The PMBoK is a body of knowledge guide. It is not even THE body of knowledge. It is not a methodology and it will not "tell" you what to do. You will, however, find the basis of information you are looking for in the PMBOK in Integration, Cost Management, Stakeholder Management, and Risk Management. It talks about funding, securing funding from stakeholders, monitoring the funds, reporting on the variances, capturing those variances in your risk management, using contingencies, and of course closing the project. You will have to connect the dots because, again, the PMBOK is not designed to do that.
To answer comment: I cannot speak for how PMI collectively would answer your question but I can provide what I would do in your situation. First, there is a dependency on the type of contract you have. If a firm fixed price type, the lack of funding is irrelevant assuming they funded you and are paying you the fixed price agreement and assuming there is no scope creep. If those two assumptions are true, you continue working until you have provided your scope per your contract.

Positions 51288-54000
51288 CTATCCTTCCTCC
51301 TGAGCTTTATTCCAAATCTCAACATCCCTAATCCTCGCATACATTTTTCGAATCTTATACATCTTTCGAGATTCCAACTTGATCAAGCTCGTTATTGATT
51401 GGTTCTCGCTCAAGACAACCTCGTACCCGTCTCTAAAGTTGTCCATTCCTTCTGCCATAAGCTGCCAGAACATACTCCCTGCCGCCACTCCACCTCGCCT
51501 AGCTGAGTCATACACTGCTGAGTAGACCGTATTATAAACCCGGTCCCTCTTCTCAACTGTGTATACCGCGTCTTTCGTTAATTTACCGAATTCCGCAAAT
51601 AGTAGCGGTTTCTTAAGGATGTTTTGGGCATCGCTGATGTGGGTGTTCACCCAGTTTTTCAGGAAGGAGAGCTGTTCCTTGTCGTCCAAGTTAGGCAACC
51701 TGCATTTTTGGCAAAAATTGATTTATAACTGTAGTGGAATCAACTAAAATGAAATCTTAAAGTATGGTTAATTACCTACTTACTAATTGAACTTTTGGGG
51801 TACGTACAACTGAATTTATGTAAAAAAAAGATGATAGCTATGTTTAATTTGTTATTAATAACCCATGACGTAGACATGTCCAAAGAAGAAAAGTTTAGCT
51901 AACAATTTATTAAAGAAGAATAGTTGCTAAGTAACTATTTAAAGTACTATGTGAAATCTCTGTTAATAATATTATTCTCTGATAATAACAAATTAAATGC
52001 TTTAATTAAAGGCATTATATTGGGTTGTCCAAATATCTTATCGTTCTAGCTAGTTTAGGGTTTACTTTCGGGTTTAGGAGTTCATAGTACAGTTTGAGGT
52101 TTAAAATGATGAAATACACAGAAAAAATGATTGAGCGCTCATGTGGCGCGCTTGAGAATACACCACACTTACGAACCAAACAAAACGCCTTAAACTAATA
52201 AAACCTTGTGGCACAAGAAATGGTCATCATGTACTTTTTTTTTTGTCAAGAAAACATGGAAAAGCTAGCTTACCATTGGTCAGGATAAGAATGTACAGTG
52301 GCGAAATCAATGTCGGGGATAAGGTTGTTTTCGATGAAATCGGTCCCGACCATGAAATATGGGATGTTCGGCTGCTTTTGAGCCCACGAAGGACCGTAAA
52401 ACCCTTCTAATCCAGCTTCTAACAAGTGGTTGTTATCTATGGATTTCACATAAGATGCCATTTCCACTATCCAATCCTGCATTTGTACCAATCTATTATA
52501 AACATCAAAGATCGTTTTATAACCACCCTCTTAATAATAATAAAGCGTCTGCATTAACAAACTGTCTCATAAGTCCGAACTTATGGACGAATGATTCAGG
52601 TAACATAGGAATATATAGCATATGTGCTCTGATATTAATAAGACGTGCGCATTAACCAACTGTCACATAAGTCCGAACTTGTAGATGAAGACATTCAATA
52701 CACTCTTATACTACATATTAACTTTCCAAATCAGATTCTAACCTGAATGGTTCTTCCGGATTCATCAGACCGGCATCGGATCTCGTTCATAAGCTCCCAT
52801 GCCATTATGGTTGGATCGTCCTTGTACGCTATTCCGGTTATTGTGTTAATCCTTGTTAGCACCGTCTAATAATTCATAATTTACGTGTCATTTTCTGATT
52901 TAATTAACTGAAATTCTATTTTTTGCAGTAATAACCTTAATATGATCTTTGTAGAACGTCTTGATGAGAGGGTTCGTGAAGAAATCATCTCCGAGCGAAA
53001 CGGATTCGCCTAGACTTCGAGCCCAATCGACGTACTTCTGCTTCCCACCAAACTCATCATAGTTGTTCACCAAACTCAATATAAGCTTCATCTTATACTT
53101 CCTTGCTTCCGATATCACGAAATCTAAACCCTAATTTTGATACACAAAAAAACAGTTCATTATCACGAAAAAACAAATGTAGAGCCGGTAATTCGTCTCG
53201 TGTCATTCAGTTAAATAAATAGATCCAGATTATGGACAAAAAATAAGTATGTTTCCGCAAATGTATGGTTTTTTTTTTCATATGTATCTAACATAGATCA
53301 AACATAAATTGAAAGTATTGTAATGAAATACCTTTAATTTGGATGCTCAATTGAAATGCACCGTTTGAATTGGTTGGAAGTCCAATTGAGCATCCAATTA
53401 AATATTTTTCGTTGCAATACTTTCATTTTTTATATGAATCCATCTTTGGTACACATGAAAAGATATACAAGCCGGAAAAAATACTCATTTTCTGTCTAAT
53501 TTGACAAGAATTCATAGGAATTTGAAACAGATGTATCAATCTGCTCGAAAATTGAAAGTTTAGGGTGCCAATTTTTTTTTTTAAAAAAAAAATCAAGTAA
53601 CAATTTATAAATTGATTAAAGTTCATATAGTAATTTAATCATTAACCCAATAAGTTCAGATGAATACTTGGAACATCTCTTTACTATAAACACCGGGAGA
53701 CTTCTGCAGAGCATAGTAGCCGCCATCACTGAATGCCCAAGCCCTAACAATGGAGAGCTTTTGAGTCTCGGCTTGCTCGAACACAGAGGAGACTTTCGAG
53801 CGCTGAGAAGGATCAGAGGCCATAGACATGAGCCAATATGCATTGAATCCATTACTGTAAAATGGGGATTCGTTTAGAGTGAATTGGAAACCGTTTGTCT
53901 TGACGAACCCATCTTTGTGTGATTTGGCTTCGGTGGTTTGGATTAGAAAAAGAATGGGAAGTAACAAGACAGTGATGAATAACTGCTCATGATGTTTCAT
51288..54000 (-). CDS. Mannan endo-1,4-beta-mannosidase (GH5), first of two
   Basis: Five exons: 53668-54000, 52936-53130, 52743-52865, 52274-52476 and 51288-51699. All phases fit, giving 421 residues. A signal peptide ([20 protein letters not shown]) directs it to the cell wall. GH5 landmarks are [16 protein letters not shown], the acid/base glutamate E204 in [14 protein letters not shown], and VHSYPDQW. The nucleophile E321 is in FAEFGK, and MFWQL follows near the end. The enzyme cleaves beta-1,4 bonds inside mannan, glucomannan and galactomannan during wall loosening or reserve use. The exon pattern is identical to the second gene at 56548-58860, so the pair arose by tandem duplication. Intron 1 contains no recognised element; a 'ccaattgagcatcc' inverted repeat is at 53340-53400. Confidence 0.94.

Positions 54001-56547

If T&M or Cost Plus, as the PM I would have made known the funding risk as early in the project as possible, i.e., when I knew it, and begin the process of asking for more funds. If the ask was rejected, I would--again, as early as possible--start recommendations on descoping the project in order to fit what remains. If the customer refused to even consider this, I would inform them of the date funds run out and when my team stops work. On that date, I would stop the work, invoice whatever remains in terms of what they owe me, perform other contract close out activities, and then start my next gig.